Sam’s older sister, Lindsay (Linda Cardellini), is also facing a rough time navigating the shoals of school. While terribly smart, a Mathlete no less (do they still have those?), Lindsay is stuck between the Charybdis of wanting to hang out with the freaks (i.e., those not particularly interested in something as mundane as classes) and the Scylla of missing her former, geeky friends. Her new pals are intentional academic underachievers (in my high school we somewhat cruelly called them derelicts) but, underneath their overweening desire for coolness, are just sweetly misguided and a little lost.

Sam and Lindsay’s parents are played to pitch perfection by Becky Ann Baker and S.C.T.V. alum Joe Flaherty. Again, here are true parents, ceaselessly condemned to cause embarrassment for their children. Indeed, linking the two siblings most obviously is their constant look of embarrassment (when Sam is not looking disgusted, he’s looking mortified), never more evident than when their parents embarrass them in front of friends, or one another. Oh, Sam, says Mom, seeing her son’s newly blow-dried hair, You look so handsome. And then this, to confirm that we are indeed back in 1980 America: Just like one of the Hardy Boys!

It’s difficult to know what makes for the show’s almost frightening verisimilitude. (One friend who adores the show says that it’s almost too painful for her to watch.) Is it that the kids look like real kids? Perhaps. Is it that the parents, with their wood-panelled den, schlumpy clothes and touching affection for their children, ring true? Perhaps. But most of all it’s the assured writing and loving attentiveness to the quiet graces of everyday life. Sam, Lindsay and their parents never really know the right thing to say (as did and do we all) and never really know where life will take them. And instead of the neat little packages into which most TV episodes are wrapped (whatever you might say about the difficulties faced by President Bartlet and his West Wing staff, they usually make decisions with remarkable decisiveness), on Freaks and Geeks reality is open-ended, as it is in, well, reality. Yet in the midst of the indecision and confusion come small moments of joy and revelation.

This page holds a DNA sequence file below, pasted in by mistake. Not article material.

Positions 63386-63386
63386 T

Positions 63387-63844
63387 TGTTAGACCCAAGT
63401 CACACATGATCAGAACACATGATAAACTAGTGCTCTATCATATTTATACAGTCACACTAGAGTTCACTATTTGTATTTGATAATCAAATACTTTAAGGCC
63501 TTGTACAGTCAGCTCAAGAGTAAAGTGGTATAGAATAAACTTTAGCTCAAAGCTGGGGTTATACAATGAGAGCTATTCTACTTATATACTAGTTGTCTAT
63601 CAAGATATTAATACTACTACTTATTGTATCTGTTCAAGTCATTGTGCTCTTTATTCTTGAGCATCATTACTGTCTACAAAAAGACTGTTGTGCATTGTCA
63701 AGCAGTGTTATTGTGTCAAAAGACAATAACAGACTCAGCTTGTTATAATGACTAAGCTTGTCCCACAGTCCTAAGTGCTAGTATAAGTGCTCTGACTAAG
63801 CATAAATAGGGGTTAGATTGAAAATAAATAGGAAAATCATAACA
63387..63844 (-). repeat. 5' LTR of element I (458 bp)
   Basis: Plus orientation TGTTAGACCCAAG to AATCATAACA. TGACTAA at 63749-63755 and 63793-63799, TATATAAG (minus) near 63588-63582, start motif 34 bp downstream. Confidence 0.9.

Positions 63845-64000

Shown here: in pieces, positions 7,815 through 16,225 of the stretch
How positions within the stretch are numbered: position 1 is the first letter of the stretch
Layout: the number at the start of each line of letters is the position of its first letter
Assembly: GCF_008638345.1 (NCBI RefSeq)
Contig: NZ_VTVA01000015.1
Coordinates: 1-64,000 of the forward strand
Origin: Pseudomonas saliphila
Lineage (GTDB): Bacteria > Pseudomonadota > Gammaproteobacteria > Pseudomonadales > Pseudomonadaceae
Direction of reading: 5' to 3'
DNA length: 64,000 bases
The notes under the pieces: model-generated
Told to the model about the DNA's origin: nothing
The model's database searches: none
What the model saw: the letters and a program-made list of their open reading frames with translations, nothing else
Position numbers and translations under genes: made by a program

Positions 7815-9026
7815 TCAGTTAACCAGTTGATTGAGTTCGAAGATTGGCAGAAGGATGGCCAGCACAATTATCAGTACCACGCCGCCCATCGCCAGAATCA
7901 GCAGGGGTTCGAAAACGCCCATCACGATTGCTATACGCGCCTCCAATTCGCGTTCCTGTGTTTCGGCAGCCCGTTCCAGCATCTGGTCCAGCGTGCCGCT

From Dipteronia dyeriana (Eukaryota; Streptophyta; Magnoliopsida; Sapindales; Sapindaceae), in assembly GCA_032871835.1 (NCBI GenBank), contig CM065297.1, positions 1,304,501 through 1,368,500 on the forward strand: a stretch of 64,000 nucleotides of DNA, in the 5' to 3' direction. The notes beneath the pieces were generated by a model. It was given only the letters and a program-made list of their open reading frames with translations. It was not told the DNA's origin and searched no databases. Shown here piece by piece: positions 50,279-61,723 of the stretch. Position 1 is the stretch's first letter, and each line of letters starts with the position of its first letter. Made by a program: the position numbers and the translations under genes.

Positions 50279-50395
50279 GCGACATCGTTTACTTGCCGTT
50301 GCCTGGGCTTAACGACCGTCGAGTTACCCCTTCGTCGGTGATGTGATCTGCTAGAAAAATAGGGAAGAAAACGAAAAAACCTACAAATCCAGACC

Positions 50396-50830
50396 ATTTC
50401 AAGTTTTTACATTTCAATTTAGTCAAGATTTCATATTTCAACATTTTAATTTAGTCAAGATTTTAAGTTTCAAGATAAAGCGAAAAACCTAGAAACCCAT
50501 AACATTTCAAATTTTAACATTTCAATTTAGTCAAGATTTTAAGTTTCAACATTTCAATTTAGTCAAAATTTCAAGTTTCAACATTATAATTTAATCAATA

Unhappily, Freaks and Geeks ran for only 15 episodes, all of which now run on Fox Family. (Fox is also airing three episodes that never appeared during the original NBC run.) Happily, though, the show’s executive producer, Jud Apatow, is at work on a new series for the Fox Network called Undeclared, about college lifethe prospect of which would undoubtedly make Sam and his friends say, Cool.

James Martin, S.J., an associate editor of America, is author of In Good Company: The Fast Track from the Corporate World to Poverty, Chastity and Obedience.